You're Not Bad at Meditating — You Just Need These Tips
If it seems like everyone you know is trying or talking about meditation recently, it’s not just in your head. According to the CDC, the number of Americans who meditate tripled in just five years, so there’s never been a better time to take up meditation, for beginners.
Perhaps you’ve noticed your stressed-out best friend become calmer or your insomniac brother looking well-rested or your easily distracted partner actually paying attention. There are many benefits of meditation, including help with anxiety, sleep, and focus.
“Even if you start meditating for five or 10 minutes a day, you can gain tremendous benefits,” explains Alison Pepper, LCSW, a mindfulness-based therapist. “In the long term, it’s going to transform your life.”
How Long Should You Meditate if You’re a Beginner?
The time frame is different for every beginner. “I suggest starting small and seeing how meditating for five to 10 minutes works for you,” Pepper says. “We have a tendency to bite off more than we can chew, and that includes meditation.”
“You’ll know when to bump up the time because you’ll want to,” she says. “There’s an internal shift to stay settled and sit with your mind a little longer.”
What Are the 3 Types of Meditation?
Similar to the spectrum of colors, you might say meditation is based on three primary techniques — mind, body, and speech. These form the foundations for many types of meditation, which involve finding stillness in your body, focusing your mind, or repeating a mantra. Here are three easy options for beginners.
- Mindfulness meditation: “Focus on your breath,” explains Openfit trainer Jennifer Fuller. “When your mind drifts, observe where it goes and gently bring it back to your breath without judgement or criticism.”
- Mantra meditation: “Repeat a positive intention,” Fuller says. “Set the tone by focusing on a statement, such as ‘I wish peace and happiness for all beings,’ over and over.”
- Walking meditation: “Bring awareness into every single step,” Fuller says. “Notice right heel, right toe, left heel, left toe, walking slower than you probably ever have before.”
Tips for Starting a Meditation Practice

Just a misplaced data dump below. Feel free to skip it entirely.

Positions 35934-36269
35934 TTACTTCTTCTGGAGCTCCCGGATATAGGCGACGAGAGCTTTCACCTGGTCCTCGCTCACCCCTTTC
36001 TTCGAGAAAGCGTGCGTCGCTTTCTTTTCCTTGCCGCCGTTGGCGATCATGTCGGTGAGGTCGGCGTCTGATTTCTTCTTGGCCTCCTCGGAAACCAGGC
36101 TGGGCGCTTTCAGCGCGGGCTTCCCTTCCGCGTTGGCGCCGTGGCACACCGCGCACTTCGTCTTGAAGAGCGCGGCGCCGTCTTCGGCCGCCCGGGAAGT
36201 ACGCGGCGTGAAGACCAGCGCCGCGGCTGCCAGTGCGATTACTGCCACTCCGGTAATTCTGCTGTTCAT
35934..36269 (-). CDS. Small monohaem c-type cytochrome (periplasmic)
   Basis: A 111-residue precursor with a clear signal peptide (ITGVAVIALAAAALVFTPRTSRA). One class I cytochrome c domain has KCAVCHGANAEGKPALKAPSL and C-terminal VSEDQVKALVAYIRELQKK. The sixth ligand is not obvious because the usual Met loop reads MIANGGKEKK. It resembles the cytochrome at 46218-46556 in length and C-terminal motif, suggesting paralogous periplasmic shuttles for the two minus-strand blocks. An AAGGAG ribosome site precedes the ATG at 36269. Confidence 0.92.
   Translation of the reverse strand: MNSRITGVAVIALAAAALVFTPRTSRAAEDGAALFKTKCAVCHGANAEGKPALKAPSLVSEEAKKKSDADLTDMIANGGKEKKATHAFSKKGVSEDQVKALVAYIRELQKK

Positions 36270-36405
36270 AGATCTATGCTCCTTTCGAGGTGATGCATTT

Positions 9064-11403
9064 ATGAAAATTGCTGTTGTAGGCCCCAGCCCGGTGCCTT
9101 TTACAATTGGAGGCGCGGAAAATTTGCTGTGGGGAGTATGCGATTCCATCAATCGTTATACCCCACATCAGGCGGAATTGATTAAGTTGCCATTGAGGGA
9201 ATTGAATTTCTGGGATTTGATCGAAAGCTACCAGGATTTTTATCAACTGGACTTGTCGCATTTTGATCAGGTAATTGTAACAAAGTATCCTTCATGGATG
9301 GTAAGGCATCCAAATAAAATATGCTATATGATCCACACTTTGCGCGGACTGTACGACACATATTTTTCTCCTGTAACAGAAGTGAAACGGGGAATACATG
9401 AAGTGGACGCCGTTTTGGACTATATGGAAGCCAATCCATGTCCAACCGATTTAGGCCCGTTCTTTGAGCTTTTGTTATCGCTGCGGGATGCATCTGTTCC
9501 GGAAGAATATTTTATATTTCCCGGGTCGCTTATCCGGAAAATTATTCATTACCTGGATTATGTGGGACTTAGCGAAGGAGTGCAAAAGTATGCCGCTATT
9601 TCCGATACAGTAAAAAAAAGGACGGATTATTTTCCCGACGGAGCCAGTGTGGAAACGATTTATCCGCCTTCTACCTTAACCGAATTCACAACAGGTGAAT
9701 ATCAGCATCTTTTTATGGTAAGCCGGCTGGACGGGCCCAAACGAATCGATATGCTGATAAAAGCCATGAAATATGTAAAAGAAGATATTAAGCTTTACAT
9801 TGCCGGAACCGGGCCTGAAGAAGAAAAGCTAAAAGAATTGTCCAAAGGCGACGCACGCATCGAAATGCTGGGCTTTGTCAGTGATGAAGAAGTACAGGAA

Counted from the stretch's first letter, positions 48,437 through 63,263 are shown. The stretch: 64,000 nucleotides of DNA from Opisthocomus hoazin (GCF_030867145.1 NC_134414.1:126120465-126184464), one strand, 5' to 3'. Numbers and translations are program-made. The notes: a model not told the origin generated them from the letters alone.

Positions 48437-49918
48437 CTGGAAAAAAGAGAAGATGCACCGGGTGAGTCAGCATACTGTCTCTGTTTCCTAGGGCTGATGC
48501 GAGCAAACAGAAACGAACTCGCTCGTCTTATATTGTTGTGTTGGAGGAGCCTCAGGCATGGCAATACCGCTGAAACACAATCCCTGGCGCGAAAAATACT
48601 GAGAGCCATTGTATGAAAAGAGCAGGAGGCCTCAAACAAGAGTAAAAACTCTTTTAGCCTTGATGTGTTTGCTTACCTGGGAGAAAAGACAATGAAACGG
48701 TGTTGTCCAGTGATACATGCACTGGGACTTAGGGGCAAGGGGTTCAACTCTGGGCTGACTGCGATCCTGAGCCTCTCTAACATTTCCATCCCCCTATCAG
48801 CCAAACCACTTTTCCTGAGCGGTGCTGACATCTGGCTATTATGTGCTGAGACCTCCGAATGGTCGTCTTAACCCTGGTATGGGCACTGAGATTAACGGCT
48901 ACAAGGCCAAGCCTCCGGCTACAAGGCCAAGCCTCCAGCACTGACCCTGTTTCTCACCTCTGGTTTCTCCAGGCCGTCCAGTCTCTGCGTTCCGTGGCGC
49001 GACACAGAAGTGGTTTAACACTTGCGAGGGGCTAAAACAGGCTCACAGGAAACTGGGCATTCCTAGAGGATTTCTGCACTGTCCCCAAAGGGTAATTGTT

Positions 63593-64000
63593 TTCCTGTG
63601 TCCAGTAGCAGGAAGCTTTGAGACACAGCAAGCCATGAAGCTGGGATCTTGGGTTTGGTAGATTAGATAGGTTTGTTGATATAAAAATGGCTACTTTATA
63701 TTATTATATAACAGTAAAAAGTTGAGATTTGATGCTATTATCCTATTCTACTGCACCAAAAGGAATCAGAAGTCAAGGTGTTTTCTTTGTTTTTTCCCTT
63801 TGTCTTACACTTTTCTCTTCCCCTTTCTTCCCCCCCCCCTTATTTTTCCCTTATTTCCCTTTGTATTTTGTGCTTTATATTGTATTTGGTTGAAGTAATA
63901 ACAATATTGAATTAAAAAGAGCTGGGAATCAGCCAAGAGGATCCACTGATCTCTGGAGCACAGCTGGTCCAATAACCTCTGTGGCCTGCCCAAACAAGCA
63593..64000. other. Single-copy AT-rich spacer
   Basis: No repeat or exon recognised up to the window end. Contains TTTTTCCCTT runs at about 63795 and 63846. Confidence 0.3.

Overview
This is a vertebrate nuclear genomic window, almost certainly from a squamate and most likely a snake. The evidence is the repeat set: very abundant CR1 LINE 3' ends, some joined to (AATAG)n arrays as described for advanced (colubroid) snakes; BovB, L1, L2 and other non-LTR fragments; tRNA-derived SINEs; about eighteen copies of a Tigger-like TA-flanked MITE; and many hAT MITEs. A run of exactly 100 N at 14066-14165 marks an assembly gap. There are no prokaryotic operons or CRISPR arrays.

1. Frequency > duration
“When you’re establishing a meditation practice, it’s often more beneficial to meditate for five minutes for an entire week or every other day than to do it for 30 minutes every now and again,” Pepper says.
2. Compare notes
“It’s good to have someone to bounce ideas off of or ask questions,” Pepper says. “It could be a teacher, or a co-worker or your sister. It doesn’t need to be anyone formal. It’s just someone with whom you can discuss what’s working for you and them.”
3. Forget your assumptions
“Let whatever you think meditation is going to feel like be your inspiration and motivation for learning to how to meditate, but don’t hold onto it as gospel because anything can happen,” Pepper says.
4. Use the tools at your disposal
“You can definitely teach yourself how to meditate,” Pepper says. “When you’re beginning, centering yourself around one technique, book, or app can be helpful as a source of clarification.”
Speaking of apps, Openfit has recently launched Sound Meditation, with guided meditation for beginners and advanced practitioners alike.
5. Tailor your practice to your tendencies
“Work meditation into your schedule in a realistic way,” Pepper advises. “If you’re someone with a lot of energy in the morning, add it to your morning routine. Or if you’re a night owl, do it then. If you go for long walks, consider meditating outside.”
6. Find a comfortable place…
“Environment matters. You want to try and find a comfortable place, such as your favorite chair,” Pepper says. You can meditate sitting, standing, lying down, or walking — whichever feels most natural for you.
7. But if you can’t find a zen garden, don’t stress it
“You don’t need to put too much energy into creating the perfect space because it’s possible to meditate in non-ideal situations,” Pepper says. Loud construction next door and screaming kids happen.
8. Encourage yourself
“At the beginning, everyone goes through a period of feeling like they’re not good at meditating,” Pepper says. “But we’re all just practicing, learning, and deepening our understanding.”